Compliance by some of the private security sector employers still remains a huge challenge as a large number of security companies are still not making mandatory contributions to the Fund. One of the major challenges that the PSSPF is facing is that it operates in a dynamic industry that does not have a set number of operating employers. The Fund may currently be in the process of weeding out the non-compliant employers whilst new companies are being registered with the Private Security Industry Regulatory Authority (PSIRA) on a monthly basis.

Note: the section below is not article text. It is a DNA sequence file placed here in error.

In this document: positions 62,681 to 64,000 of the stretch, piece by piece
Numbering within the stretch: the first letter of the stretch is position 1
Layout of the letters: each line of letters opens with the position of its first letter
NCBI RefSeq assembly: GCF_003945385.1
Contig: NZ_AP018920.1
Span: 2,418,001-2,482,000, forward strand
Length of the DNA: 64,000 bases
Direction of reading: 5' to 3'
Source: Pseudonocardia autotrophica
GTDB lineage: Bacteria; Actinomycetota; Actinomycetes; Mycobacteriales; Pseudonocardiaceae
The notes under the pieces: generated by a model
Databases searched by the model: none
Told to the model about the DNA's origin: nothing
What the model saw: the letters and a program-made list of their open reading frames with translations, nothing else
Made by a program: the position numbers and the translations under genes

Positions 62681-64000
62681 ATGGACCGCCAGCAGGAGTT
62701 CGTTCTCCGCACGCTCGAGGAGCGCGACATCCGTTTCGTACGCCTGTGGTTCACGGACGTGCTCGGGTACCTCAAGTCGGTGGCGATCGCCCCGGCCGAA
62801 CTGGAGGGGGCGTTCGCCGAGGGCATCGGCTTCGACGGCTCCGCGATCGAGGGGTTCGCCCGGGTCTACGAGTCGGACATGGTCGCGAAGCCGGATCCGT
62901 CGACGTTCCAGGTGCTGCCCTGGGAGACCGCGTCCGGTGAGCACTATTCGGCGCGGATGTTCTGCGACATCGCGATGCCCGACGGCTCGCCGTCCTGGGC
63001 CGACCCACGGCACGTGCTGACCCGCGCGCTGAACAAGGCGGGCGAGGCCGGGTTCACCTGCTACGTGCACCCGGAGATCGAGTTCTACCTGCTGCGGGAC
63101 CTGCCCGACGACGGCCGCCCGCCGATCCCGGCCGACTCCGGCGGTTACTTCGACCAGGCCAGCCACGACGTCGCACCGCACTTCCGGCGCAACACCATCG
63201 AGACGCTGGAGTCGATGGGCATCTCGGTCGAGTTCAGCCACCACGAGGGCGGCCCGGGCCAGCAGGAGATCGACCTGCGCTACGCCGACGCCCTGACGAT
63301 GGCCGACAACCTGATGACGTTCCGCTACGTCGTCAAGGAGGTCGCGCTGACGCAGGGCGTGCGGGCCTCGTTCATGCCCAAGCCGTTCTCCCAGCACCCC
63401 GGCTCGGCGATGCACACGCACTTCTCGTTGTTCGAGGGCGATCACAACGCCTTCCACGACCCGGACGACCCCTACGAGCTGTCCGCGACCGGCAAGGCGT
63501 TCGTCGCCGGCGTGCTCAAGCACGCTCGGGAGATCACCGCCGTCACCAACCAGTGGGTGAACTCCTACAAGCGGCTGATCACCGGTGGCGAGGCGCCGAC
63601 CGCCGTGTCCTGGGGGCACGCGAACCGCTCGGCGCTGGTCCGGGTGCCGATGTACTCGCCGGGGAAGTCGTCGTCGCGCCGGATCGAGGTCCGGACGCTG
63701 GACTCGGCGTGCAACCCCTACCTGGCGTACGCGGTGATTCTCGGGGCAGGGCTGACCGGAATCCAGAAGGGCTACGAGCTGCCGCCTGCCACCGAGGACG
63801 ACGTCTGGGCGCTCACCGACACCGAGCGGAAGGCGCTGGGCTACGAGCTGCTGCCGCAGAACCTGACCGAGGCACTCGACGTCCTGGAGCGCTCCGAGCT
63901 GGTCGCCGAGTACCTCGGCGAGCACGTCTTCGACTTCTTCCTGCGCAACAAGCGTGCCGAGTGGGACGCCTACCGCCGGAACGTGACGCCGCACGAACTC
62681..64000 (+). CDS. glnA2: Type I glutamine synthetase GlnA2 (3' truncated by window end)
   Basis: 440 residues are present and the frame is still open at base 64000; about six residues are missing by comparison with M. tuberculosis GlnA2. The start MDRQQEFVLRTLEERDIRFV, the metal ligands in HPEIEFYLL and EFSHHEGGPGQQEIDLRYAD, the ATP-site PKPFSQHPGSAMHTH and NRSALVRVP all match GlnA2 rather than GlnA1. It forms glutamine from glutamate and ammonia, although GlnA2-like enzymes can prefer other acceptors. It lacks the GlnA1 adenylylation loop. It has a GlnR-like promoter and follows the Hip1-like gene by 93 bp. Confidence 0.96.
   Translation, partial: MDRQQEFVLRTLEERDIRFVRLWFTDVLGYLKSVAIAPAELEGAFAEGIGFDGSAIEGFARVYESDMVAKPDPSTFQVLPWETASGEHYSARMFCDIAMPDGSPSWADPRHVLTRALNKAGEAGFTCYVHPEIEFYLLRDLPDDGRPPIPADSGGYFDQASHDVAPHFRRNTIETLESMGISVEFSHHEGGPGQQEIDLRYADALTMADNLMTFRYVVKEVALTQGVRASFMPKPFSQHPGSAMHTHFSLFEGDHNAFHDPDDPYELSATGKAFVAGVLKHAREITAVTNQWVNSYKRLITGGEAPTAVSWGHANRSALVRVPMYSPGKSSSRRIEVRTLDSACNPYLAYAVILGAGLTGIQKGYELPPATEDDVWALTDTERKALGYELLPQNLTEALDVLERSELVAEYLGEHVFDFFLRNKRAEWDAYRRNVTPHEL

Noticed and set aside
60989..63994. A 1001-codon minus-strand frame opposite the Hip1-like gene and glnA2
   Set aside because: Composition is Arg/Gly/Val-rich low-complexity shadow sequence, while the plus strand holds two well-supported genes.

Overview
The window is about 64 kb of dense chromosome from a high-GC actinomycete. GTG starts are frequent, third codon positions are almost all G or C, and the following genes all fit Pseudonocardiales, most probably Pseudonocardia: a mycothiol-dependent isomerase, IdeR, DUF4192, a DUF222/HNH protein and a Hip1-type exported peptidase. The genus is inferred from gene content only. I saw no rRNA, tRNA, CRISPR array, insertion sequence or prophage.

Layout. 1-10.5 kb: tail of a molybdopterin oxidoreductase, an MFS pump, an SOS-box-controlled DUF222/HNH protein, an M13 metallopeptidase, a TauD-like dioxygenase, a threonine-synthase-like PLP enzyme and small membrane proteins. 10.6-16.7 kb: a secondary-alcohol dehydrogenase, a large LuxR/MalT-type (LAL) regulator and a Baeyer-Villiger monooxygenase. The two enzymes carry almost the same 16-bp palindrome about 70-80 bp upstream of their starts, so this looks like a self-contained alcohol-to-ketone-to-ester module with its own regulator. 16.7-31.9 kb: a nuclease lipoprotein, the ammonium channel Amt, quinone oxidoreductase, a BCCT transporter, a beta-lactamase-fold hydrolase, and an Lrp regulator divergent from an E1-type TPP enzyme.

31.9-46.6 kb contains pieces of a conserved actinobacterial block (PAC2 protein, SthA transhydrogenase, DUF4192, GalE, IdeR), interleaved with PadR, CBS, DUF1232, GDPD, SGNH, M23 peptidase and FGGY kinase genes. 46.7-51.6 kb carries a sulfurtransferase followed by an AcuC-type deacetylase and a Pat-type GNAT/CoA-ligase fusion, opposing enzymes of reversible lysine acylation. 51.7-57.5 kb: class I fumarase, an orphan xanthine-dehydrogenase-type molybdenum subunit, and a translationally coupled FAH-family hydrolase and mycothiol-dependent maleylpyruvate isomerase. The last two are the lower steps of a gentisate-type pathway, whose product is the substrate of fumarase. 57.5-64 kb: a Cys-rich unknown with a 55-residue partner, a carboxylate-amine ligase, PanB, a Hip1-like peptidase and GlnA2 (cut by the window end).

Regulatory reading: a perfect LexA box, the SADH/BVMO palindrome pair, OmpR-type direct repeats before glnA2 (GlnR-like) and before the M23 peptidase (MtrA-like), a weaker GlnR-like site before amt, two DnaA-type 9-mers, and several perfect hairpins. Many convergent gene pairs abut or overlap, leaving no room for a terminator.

The fund currently receives contributions from some 800 employers equating to R1 billion annually. This is in spite of another 250 000 security employee’s contributions not being received by the fund through fraud perpetrated by some employers. The loss to members translates to approximately R1.5 billion on contributions held back. The effect of non-compliance is evident with security employees and their families, who should be benefiting from various benefits offered by the Fund being unable to receive what is due to them as their claims are being repudiated as a result of not contributing and non-compliance. Some of the employees whose money has not been paid to the Fund have forfeited their benefits. This has also affected thousands of outstanding withdrawal claims. This includes since the inception of the Fund over 3289 funeral claims that have been repudiated to date which amounts to the value of R 30.4 million. On the latter, 1855 of these claims are entitled to lump sum death benefits of approximately R 102 million. The above figure excludes a large number of employees working in administration and support services that are supposed to also belong to the Fund. Of this number, only less than 300 000 security employees are members of the Fund, while the rest remain unaccounted for.